Gary Reais a fine artist (photography, abstract painting and sculpture)
I have been making art in several media all my life. I have a B.A. In graphic design from the University of Central Oklahoma and, with that and $5.00, I can get a cup of coffee anywhere. 😉 I was born in Oklahoma City in 1952 and spent all but the two and a half years or so I was in the Air Force living in Oklahoma City and Edmond, Oklahoma, until 2009, when I relocated to Seattle, where I live now.
I spent 31 years as an architectural and engineering draftsman/CAD technician and, now that I'm retired, I spend my time doing what I call abstract B&W street photography, abstract expressionist painting and abstract mixed media sculpture. While in the Air Force, I was a photo lab technician, stationed at Vandenberg Air Force Base in California, near Lompoc. This was during the early seventies, after I graduated from high school.
I began doing photography during this period, in 1971, and I've shot a bit of everything (abstracts, still life, landscapes, cityscapes, portraits, etc.) in the years since. In 2012, I segued from cityscapes and architectural subjects to street photography, at first in both color and B&W, then exclusively in B&W. In my early days as a photographer, I was reading all the photography magazines and following the work of people like Ralph Gibson, Duane Michaels, Joel Meyerowitz and many others. What attracted me most, at that time, was the abstract and surreal, in both B&W and color.
I wanted to develop a style of my own and separate myself from the herd more, so I began using a technique, around 2014, that I still pursue today, in which I'm looking first for areas in which there is a contrast between shadow and light, whether this be in daylight or at night, and secondly, for foot traffic through that space.
I'm interested mostly in the way this contrast abstracts the scene and the people in it, and there are always people in my scenes, though they are there to supply the human element and that element may be either the main element or a peripheral element.
The subject, is thus, the scene itself and the people in it are mostly props I use to complete the scene. This becomes most evident in the many series I've shot using the same backdrop, but with different people. Typically, I position myself where I have an interesting composition with the contrasting light and shadow I'm looking for. Then I wait for people to enter the scene I've framed up.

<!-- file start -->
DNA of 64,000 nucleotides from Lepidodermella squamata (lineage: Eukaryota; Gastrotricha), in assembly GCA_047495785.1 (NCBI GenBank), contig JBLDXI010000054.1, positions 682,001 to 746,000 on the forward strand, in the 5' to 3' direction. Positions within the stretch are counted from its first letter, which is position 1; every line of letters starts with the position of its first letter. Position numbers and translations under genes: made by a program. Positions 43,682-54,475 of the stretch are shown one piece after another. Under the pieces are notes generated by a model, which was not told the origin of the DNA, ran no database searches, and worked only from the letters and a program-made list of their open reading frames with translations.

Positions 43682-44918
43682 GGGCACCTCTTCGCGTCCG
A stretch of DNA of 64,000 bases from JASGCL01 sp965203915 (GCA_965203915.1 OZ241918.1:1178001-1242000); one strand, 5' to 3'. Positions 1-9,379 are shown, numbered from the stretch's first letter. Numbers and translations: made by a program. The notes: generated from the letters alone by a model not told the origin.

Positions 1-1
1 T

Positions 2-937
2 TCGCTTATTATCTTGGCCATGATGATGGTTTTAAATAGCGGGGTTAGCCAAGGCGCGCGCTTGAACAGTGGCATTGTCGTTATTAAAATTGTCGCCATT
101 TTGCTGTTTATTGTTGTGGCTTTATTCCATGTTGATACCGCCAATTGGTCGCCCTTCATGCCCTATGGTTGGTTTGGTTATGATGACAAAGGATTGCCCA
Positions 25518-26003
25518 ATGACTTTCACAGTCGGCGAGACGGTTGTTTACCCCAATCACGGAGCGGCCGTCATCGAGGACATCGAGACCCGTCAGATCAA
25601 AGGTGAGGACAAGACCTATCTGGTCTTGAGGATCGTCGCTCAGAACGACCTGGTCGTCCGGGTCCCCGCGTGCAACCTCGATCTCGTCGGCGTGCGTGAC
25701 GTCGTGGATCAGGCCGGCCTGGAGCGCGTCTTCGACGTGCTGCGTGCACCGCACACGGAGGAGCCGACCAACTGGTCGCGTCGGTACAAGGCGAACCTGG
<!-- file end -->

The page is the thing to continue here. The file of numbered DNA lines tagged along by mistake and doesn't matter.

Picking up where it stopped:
Sometimes, there are what I like to call “ready made” scenes, in which all the necessary elements are already present and, thus, all I have to do is frame and shoot the scene as is. Shooting series is an important part of my work, though, and I typically return, over and over, to the same scenes I've shot many times before, in all weather and seasons, at different times of day, and so on. This way, I can fully explore all versions of a scene and develop a stronger body of work.
I use a Sony a5100, currently, but I have also used a Sony NEX-5N and, when the NEX failed on me, I temporarily used a Kodak Easy Share C513 point-and-shoot and, later, a Ricoh HZ15 that was a gift from a friend in England. I found that I could still achieve everything I wanted to, regardless of which camera I was using, which sor of proves the old addage that it's the photographer, not the gear, that really matters.
I use only one favorite lens (the Sony 55-210mm zoom I bought for the NEX in 2012), though I have several lenses.
I find it satisfies every situation and I tend to shoot mostly at a distance that allows me to use the maximum focal length.
The graphic designer in me sees images in terms of flattened perspective and graphic page layouts, so I find composing a shot at around 210mm yields the best results. The Ricoh has a built-in zoom lens with a maximum focal length equivalent to 360mm, so, when I was using that camera, I'd tend to shoot at around that focal length.
The compression of distance really helps to make a scene more graphic and surreal, someimes, and since I'm already familiar with most of the places I shoot, I know exactly what I can expect, in any lighting situation. I have many routes I take through downtown Seattle, so if I get bored with repeating the same locations, I can switch routes to shake things up a bit.